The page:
Bulls

Hamilton could miss extended time with injury

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Hamilton could miss extended time with injury

PHILADELPHIA Despite his slender frame, throughout his 13-year NBA career, Bulls shooting guard Rip Hamilton has withstood the punishment of getting knocked around by much bigger men as he runs through a maze of screens, trying to get open for his patented mid-range jumper. One thing he cant shake, however, is a left-leg injury apologies for the hockey terminology, but thats how the veteran describes his ailment that has sidelined him for more games than hes suited up for in his short tenure as Derrick Roses backcourt mate.

Im just more looking at if I can go or not. I think thats the most important thing. I missed a whole lot of games earlier because of the injury. Right now, you just want to be on the floor. Thats just the bottom line. I just want to be out there, Hamilton explained prior to the Bulls morning shootaround at the Wells Fargo Center, where theyll take on the 76ers Wednesday evening. Not even just that being cautious due to the NBAs condensed schedule, just being out there and being able to play. The last game I played, it was killing me. The whole second half, I felt like I was playing on one leg and then, the next day, its 20 times worse. Its one of those things where you want to be out there I know everybody says, Look at the big picture, look at the end but its tough because you want to be out there now, you want to play now and my bodys not allowing me to play right now.

Us me and the trainer have been talking and its different because it feels good at one point in time and as soon as I start playing, its like, Boom. Come here. What do you think youre doing? Stop it. And thats the most frustrating part of the whole thing.

Its my thigh. You can say my whole leg, my whole left leg, continued Hamilton, who originally suffered a strained left groin, which was exacerbated by a left-thigh injury, apparently now the more serious of the two. Its funny because as the games going on, its just adrenaline. Its a battle of wills, youre just playing and you dont realize it until that thing just says, Hold on. What are you doing? What do you think youre doing?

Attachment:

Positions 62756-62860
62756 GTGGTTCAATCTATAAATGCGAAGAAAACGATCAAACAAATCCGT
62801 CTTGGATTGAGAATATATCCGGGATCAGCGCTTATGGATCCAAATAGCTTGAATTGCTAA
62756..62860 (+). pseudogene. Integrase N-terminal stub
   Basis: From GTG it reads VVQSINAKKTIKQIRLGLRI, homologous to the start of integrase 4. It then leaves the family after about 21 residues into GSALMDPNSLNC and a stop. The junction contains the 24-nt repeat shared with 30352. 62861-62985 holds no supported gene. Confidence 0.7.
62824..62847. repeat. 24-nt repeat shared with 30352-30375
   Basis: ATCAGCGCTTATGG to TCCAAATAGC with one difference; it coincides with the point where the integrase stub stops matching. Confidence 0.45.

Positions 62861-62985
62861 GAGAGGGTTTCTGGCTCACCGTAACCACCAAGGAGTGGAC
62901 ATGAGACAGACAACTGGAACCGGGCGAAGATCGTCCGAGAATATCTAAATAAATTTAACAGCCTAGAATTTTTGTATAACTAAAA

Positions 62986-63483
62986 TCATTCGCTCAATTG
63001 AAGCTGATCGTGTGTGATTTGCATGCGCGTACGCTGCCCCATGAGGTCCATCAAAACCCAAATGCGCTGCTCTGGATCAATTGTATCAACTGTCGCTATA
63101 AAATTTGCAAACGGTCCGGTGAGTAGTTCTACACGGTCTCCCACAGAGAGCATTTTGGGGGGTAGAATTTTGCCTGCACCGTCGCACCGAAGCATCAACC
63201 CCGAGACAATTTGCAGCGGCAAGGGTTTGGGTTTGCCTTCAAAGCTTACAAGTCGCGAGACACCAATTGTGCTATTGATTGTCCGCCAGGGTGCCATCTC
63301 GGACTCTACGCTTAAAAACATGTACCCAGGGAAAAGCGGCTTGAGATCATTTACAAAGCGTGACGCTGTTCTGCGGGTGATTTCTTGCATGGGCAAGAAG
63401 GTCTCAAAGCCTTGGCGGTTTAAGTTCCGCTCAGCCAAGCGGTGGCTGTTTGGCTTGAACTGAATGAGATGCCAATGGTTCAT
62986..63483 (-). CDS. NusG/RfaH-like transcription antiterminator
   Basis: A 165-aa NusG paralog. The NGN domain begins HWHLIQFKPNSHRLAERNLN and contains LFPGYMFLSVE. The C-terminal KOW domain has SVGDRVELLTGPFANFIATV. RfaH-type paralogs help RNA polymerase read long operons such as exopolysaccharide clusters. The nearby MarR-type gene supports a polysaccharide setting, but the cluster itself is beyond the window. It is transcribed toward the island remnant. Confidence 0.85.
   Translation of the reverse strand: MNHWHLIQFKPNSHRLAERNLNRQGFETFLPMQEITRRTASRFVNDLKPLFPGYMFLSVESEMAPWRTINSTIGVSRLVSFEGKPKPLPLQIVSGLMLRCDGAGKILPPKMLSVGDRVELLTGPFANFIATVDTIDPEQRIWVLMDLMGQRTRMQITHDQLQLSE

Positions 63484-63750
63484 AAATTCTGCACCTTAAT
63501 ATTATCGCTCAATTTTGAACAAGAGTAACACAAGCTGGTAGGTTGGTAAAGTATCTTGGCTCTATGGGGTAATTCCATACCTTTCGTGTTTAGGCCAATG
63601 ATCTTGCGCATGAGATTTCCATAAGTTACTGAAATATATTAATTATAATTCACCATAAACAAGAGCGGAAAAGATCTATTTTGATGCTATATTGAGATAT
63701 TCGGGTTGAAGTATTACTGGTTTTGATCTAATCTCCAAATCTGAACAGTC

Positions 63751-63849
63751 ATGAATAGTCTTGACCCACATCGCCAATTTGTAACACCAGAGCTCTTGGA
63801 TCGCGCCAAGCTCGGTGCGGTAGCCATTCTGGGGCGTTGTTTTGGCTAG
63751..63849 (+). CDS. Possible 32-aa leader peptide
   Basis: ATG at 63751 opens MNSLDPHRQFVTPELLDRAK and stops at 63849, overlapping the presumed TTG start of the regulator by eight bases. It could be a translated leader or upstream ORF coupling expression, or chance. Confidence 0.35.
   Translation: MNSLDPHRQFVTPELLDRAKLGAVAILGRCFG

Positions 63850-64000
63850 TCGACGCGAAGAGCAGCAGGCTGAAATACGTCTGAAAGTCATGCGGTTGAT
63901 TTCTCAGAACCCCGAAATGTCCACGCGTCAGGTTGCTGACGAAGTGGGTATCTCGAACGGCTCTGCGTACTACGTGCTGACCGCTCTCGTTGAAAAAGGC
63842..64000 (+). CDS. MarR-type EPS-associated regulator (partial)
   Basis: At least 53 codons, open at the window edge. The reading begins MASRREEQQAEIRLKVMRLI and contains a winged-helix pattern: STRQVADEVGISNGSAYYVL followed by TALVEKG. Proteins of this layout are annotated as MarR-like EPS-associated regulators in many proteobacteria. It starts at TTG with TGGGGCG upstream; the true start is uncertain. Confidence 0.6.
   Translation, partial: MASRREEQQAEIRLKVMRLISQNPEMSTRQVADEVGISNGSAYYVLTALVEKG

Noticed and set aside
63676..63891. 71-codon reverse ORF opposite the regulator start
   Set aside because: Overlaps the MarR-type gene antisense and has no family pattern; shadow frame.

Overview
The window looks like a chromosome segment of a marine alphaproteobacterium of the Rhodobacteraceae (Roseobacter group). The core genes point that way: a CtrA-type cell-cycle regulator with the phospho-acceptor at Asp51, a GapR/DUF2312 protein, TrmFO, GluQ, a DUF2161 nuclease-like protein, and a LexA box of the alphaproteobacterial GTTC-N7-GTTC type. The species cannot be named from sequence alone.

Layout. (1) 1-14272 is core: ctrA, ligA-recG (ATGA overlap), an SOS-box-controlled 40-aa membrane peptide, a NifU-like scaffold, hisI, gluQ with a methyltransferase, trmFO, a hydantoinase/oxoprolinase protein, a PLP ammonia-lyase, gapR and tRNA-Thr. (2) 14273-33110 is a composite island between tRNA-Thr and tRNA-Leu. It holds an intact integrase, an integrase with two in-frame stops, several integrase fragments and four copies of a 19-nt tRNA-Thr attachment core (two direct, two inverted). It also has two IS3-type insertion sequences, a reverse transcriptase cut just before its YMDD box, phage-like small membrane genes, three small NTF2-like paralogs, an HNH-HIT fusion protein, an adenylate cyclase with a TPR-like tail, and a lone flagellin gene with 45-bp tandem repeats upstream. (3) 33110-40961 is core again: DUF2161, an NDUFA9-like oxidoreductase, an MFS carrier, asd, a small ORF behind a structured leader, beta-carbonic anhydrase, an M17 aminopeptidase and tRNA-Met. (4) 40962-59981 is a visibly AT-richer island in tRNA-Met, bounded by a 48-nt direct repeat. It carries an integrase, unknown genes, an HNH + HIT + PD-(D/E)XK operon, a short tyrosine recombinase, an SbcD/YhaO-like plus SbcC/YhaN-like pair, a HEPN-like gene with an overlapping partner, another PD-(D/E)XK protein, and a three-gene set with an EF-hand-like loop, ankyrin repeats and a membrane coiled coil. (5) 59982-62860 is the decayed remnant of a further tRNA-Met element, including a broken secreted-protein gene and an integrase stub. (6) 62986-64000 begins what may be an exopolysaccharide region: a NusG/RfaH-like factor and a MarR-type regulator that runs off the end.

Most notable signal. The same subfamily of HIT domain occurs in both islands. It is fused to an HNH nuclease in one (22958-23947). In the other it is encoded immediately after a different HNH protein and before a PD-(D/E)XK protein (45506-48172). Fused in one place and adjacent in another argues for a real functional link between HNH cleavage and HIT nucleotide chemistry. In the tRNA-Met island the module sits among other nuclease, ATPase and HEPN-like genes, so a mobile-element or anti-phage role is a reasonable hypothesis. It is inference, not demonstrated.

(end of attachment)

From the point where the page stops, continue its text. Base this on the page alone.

Its a tiny bit better than it felt after his last game in Miami. Its not worse than since the last game because once the next day comes, once your body comes down and your adrenaline comes down, its even worse than what it was playing.

Bulls head coach Tom Thibodeau is sympathetic to Hamiltons plight, but realizes the best course of action could be to sit the native of nearby Coatesville, Pa., until he can fully contribute for a sustained period of time, instead of being in the lineup for a game or two, then having to miss time again.

Thats the tough one. Hes doing all his rehab and what we want to avoid is the in and out. Hes missed more games than hes played, so thats a big concern. So, we want to make sure that hes completely healthy, he said. Rip, hes a terrific player and he plays both ends. Im concerned about him, with this thing becoming reoccurring, so I want to make sure this time that hes completely healthy. I think a guy like that, youve just got to be careful with, so thats what were going to do.

Hamilton is even more down about missing Wednesdays contest because family and friends were excited to see him play as a member of the Bulls after his time with the Pistons ended in disappointing fashion

Its fun, but its sad in the same sense because all my family came to see me play and to be hurt, its crazy, he said. Theyre all excited about me being in Chicago and not to get an opportunity to showcase that in front of them, its tough.

Still, Hamilton is pleased with how hes adjusted to playing in Thibodeaus system and blending with his teammates when hes been on the court, as it has allowed him to display the versatility thats been often overlooked during his career.

Oh, I love it. It fits me. Got a lot of great guys, got a lot of great talent on this team, he said. I always say, When you score so good in this league, thats all people look at, at your scoring. They dont look at anything else and my whole career, I really never got a whole lot of credit, but when I was there, the coaches knew what they had, so to get an opportunity to get to show what I do here is unbelievable.